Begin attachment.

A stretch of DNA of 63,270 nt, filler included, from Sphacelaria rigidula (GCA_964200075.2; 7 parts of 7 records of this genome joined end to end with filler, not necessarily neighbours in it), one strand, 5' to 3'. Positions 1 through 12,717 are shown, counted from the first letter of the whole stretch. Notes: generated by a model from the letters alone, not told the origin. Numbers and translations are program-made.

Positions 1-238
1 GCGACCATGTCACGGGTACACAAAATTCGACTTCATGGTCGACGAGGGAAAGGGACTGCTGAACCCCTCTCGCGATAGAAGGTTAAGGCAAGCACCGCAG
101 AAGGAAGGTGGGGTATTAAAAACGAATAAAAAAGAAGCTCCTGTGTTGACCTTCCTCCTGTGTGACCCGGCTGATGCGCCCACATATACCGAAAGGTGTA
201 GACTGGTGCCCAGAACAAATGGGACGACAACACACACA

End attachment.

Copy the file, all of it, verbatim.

A stretch of DNA of 63,270 nt, filler included, from Sphacelaria rigidula (GCA_964200075.2; 7 parts of 7 records of this genome joined end to end with filler, not necessarily neighbours in it), one strand, 5' to 3'. Positions 1 through 12,717 are shown, counted from the first letter of the whole stretch. Notes: generated by a model from the letters alone, not told the origin. Numbers and translations are program-made.

Positions 1-238
1 GCGACCATGTCACGGGTACACAAAATTCGACTTCATGGTCGACGAGGGAAAGGGACTGCTGAACCCCTCTCGCGATAGAAGGTTAAGGCAAGCACCGCAG
101 AAGGAAGGTGGGGTATTAAAAACGAATAAAAAAGAAGCTCCTGTGTTGACCTTCCTCCTGTGTGACCCGGCTGATGCGCCCACATATACCGAAAGGTGTA
201 GACTGGTGCCCAGAACAAATGGGACGACAACACACACA